78. Nathaniel Grigsby, Silas Richardson, Nancy Richardson, John Romine (William H. Herndon Interview).
Lincoln Farm Septr 14th 1865
I started from Nat Grigsby's house, with him as my guide & friend throughout the trip, Except at Rockport on the Ohio R. Grigsby lives in Gentryville — population about 300 — laid off in 1824 — runs North & South Mostly — Mainly — Started at 8 o'c M. Went to the Lincoln farm about 1Ë m East of Gentryville and a little North. The house is a one Story hewed log one — porch in front: it is not the house that L lived in — though he built it. The old houses — the 1st & 2d are gone — fronts South — chimney at East End — has 2 rooms, the East one & west one — Stands on a Knowl or Knob about 50 feet above the road & about 150 yards north of the road. On the Gentryville road leading to the Hoffman Mills. The Country is a heavy timbered one — farms are cleared and cut out of the forests. The woods — the timber is hickory — white oak, called buck-eye and buck lands. The old farm now belongs to Jas Gentry — Son of JasGentry for whom, the old man the brother of Allen — Lincoln went to N. Orleans in 1828 or 29. John Heaven or Heavener now lives as tenant on the land: it an orchard on it part of Which Abm Lincoln planted with his own hands — Allen Gentry got drunk and fell off the boat going to Louisville and was drowned — Abe Lincoln hewed the logs of this new house for his father — one door north & one South — 2 rooms — plank partition — one window — 2 rooms: it has been moved from its original position — placed further south than the old ones: it is not as Lincoln left it: it was not completed by Thomas Lincoln. The farm was sold to ___________ by Thomas Lincoln in 1829 — went to the place of the old Spring N.W of the house — about 300 yards — : it was dry — Saw the place — Saw various old well all Caved in — it is Said water Could not be had on that hill — pity — Saw 5 or 6 old — old apple trees: the old house and Shelter are gone I say again and again — Started to find Mrs Lincoln's grave — it is on a Knob — hill or Knowl about Ë m S.E of the Lincoln house — passed out of the lane going East — landed at the grave — tied my horse: the grave was — is on the very top or crown of the hill. The Know or Knowl is a heavy timbered one. A Space is cut out of the forest by felling the trees Somewhat circularly. In the centre of this Small cleared place about 15 feet from a large white oak tree — rather Somewhat between 2 of them, lies buried Mrs Lincoln. God bless her if I could breathe life into her again I would do it. Could I only whisper in her Ear — "Your Son was Presdt — of the U.S from 1861 to 1866," I would be satisfied. I have heard much of this blessed, good woman. I stood bare headed in reverence at her grave. I can't Say why — yet I felt in the presence of the living woman translated to another world. "God bless her,"said her Son to me once and I repeat that which Echoes audibly in my Soul — "God bless her". The grave is almost undistinguishable: it has Sunk down, leaving a Kind of hollow. There is no fence around the grave yard and no tomb — no head board to mark where She lies. At her head — close to it I peeled a dog wood bush and cut or marked my name on it. Mrs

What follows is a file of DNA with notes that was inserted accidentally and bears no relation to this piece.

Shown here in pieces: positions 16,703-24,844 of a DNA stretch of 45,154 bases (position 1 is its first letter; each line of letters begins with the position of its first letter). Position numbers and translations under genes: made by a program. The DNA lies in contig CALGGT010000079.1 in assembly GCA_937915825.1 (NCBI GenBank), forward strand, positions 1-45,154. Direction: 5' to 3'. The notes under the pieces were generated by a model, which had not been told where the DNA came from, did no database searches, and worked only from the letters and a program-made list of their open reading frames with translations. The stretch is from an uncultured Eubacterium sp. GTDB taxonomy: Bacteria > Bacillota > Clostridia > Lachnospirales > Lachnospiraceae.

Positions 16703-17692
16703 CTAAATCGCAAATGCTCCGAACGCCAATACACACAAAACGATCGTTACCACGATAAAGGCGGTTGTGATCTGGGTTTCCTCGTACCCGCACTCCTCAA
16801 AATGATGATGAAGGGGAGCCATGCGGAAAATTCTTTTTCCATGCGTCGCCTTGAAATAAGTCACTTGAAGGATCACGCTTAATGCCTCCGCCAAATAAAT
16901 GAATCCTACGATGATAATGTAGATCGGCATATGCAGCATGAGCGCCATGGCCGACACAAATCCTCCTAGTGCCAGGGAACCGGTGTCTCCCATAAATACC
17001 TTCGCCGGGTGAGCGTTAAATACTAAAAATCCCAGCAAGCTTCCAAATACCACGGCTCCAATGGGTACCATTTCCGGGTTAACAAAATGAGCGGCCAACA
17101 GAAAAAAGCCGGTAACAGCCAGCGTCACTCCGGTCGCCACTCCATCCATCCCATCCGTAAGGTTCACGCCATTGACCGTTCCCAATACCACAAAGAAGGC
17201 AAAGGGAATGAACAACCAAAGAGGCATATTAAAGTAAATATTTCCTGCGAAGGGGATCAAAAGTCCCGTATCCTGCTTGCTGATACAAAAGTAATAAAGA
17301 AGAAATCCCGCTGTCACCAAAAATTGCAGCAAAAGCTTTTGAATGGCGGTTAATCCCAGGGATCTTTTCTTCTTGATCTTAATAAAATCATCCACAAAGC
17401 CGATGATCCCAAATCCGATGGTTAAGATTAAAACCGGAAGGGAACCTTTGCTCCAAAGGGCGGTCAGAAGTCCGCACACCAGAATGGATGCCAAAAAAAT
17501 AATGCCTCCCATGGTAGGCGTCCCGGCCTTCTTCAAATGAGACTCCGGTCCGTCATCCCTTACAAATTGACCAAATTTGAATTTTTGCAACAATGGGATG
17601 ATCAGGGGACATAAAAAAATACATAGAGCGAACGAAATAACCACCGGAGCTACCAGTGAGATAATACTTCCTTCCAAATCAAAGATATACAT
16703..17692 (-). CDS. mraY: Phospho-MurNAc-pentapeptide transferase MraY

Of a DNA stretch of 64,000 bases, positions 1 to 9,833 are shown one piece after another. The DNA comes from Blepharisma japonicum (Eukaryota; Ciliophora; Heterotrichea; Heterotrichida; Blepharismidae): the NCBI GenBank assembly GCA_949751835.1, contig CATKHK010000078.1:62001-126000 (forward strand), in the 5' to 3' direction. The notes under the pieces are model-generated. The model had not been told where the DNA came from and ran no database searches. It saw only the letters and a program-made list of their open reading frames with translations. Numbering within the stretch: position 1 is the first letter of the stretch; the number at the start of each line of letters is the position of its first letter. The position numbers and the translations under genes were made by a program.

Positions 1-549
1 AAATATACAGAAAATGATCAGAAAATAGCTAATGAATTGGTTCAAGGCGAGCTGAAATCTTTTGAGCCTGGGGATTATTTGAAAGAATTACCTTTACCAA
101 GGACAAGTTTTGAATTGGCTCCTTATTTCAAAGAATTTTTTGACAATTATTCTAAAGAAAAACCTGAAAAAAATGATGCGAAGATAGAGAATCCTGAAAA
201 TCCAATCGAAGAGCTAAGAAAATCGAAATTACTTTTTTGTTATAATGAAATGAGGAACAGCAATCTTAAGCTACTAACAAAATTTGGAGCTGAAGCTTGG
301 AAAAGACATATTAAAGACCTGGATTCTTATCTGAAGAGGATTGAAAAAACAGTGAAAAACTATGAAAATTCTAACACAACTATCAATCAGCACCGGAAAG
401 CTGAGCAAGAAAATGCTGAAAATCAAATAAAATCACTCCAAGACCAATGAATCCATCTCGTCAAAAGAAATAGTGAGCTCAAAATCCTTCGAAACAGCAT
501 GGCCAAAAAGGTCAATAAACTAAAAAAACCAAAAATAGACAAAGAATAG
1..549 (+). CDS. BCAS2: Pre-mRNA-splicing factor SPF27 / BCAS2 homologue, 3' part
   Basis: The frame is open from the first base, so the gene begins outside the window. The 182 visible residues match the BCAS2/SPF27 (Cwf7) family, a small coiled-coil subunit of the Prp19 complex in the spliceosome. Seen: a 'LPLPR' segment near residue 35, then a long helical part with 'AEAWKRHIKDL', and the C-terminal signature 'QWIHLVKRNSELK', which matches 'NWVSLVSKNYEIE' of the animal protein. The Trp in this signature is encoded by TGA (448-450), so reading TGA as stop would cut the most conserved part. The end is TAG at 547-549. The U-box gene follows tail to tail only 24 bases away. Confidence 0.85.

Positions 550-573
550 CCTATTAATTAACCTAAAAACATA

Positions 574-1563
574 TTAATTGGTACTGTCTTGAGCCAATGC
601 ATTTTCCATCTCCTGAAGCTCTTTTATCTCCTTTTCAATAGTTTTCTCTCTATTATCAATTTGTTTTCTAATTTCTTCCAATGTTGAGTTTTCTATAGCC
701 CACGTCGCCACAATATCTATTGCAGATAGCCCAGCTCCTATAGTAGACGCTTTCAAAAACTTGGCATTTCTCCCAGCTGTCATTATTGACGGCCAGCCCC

117Lincoln is buried between two or more persons — Said to be Hall & his wife
Went to Dennis Hanks old place — N.E from the grave yard about Å¾ of a mile — just East of the old Lincoln farm about the Same distance. Got Silas Richardson — an old friend of Abes: he came to Indiana in 1816 — so did Lincoln. His mother Saw Mrs Lincoln buried; he went to the grave yard with us — Nat & myself and made certain what was before doubtful: he agrees with Dennis Hanks & A Lincoln. Richardson Says old man & Mrs Sparrow — Abes Grand Father & Mother lie on one Side of Mrs Lincoln. 2 Bruners